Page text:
Angela Abbott
April 09, 2015 6:00 am

The dormitory was frantic. Parents and students alike, bringing up box after box of belongings. Parents saying their goodbyes. Students making their small portion of an already small dorm room “home.” New faces. Nervous anxiety. Laughter. That was Brayton 8 in 2006. The hall and floor where I met my best friend.

I had decided to go to college at Ball State University despite my being offered a scholarship for IU, mostly because my friends from my small high school class were going there and I was far too intimidated (at the time) to go to IU if it meant going alone. Even though money-wise, IU was a better choice, I will never regret going to Ball State instead. It was there that I met Amanda.

Amanda and I weren’t roommates in college, but she did live about two doors down from me. We first connected over our Sociology class we shared together, but then, on one particular night, that would have seemed like any other, we started talking about ourselves in a much more open way. When we realized we had some shared experiences, something clicked and from that point on, we were inseparable. We bonded over Sylvia Plath, poetry, shared dreams of writing, and music. Then we bonded over the bad things in our lives and the good things. Together, we watched movies, went shopping, studied, drank screwdrivers (come on, it was college), and totally geeked out and wrote poetry together. We went to the open mic comedy nights at the village, where we both crushed on the same performer together. We had far more good times than bad when we were together, so when Amanda came to me with the news of her transferring schools for the next year, I was devastated.

Amanda has this natural ability to create the most beautiful pieces of art I have ever seen. She transferred schools so that she could focus more on her art. It made sense that she would want to go somewhere else to better explore that. Luckily, her new college was only an hour away. I was so worried that our friendship wouldn’t last. That we would end up politely going our own paths and that would be it. But Amanda and I were so similar, we often joked that we were the same person. We HAD to made the distance work so we did. We would see each other on weekends when we could.

Then began our real friendship. The one that stood the test of distance. After college, she stayed in Indianapolis and I had to move back in with my parents for a spell (2 hours away). Then I moved 12 hours away to North Carolina. It wasn’t until 2013, that I moved to Indianapolis. It was the first time in six years we had lived in the same city. And all through that time and distance, we had only grown closer.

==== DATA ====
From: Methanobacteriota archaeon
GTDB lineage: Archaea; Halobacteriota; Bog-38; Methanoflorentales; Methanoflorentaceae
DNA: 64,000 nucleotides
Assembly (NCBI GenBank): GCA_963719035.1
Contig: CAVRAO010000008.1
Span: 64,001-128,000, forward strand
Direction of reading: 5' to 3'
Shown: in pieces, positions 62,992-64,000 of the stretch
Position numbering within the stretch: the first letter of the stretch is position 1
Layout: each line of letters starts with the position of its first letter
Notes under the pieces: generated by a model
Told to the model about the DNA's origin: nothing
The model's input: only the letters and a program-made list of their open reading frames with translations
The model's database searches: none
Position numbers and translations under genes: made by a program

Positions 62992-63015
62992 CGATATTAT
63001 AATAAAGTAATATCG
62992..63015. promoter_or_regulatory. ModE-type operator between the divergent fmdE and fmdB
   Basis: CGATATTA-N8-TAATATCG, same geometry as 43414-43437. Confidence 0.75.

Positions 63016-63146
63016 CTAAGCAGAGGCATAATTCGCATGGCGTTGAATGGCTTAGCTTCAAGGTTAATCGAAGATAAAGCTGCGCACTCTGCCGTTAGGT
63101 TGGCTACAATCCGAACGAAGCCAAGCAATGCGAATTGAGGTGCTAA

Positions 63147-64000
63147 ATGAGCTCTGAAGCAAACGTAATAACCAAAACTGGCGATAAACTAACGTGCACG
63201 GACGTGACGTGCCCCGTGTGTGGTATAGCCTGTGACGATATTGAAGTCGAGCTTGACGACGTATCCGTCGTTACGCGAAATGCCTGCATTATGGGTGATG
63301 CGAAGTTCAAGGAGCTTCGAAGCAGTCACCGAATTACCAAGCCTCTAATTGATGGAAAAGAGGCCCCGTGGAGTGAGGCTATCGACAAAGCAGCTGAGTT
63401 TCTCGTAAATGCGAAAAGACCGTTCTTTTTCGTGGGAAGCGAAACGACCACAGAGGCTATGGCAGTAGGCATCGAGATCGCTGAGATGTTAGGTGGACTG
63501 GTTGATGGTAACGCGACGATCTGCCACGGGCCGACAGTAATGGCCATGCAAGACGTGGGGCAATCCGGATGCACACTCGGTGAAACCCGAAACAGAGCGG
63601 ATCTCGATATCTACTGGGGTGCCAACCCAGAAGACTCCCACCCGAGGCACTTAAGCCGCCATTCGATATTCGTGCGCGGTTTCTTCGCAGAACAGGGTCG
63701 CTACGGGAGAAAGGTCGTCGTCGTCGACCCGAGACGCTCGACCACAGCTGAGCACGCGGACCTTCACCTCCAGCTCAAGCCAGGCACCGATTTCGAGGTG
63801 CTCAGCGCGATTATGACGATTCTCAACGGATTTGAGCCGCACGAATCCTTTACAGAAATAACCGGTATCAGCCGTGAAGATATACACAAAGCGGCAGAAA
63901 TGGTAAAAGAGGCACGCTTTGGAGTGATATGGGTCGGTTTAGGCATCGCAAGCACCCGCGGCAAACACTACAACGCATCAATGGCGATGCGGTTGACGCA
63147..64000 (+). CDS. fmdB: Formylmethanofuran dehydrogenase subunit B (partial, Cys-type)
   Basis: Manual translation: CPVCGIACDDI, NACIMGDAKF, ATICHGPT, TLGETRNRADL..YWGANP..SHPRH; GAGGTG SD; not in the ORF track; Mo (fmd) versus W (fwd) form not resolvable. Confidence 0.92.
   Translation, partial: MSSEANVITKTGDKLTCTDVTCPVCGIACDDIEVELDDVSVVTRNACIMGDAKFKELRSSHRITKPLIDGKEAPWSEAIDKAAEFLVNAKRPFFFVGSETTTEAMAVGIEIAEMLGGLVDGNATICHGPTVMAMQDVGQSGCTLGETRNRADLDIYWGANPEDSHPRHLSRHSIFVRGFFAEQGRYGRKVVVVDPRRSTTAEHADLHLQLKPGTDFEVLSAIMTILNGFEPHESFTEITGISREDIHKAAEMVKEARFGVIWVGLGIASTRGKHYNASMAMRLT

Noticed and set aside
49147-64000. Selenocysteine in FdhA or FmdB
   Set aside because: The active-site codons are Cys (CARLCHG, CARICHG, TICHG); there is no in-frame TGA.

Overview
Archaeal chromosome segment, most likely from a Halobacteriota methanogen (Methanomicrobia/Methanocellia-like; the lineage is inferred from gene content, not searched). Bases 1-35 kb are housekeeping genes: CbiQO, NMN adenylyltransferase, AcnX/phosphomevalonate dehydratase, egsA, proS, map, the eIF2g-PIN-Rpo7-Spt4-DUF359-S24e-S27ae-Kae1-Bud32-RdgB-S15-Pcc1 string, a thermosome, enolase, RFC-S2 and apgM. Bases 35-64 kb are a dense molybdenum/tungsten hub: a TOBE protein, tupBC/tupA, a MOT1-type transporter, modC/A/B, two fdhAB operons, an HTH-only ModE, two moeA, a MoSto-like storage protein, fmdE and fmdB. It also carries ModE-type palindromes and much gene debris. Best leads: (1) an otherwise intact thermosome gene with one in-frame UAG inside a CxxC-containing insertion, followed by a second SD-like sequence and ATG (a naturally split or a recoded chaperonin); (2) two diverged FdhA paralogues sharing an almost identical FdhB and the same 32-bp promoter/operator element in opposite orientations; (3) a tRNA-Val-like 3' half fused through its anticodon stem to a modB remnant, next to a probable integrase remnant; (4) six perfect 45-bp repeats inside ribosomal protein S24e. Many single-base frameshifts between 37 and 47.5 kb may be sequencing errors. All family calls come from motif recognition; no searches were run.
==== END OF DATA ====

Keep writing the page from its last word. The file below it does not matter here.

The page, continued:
Recently, Amanda and I were talking and somehow the topic of how long we’ve known each other came up. When we realized it’s been 9 years, I couldn’t believe it. We’ve been through so much and we are older now, so it makes sense, but on some level, I still feel like that 18-year-old girl starting her first year of college. 9 years. Wow. It caused me to reflect on our friendship and I started to realize, that somewhere along the way, Amanda had moved from being my best friend to the sister I never had. She had become family.

When we were much younger and a boy would break one of our hearts, we would have a girls night, which consisted of eating ice cream (preferably moose tracks) straight out of the tub it came in, and watching seriously deep movies… like When Harry Met Sally or Someone Like You, of course.   Those were our go-tos. As we’ve gotten older, the issues in our lives have become more complex.

For example, when she became a mom, she constantly worried about being the best mom for Addy, her beautiful daughter, and doing the right things by her. And I was always calming her down, and explaining that she was (and still is) doing an awesome job parenting. I can firmly say, Amanda is the best mom. She goes above and beyond for Addy and always puts her first.

Then there was the day when I found out my dad had cancer.  I immediately texted Amanda and within a few hours, she was over at my house with two bottles of wine, two frozen pizzas, and a big tub of ice cream. She was there to listen and wipe away my tears…. And when she saw that there were no tears, she realized, (because of how well she knows me), that I was definitely not OK. She did everything she could to make me feel better.

Or that time when we were just getting back to my place after watching a movie about family secrets, when I started sharing some of my family secrets. And more than 5 minutes later, I received a phone call from my dad telling me my uncle had passed away. Amanda was planning to leave before I received that news, but after I got off the phone, she decided she would stay the night to make sure I was not alone.

There have been countless times when she was there for me and vice versa. Through our similarities, we help each other to understand one and other better. We comfort each other and know exactly what to do and what not to do to help each other given the situation and given what our body language and eyes are saying. Or what we’re actually saying and not saying. We have surpassed the friend-zone straight to sisterhood.

When I turned 23, I was living in Wilmington, North Carolina. Amanda sent me an email headlined “HAPPY FRIGGIN BIRTHDAY.” It contained a list of 23 reasons why she loved me. Reason number three said, “The fact that you (hopefully) will not be weirded out by the fact that this is starting to sound like a love letter (but it is to my best friend!).” As I’ve been writing this piece, I have noticed just how much it is starting to sound like a love letter. But what can I say, it’s about my best friend.

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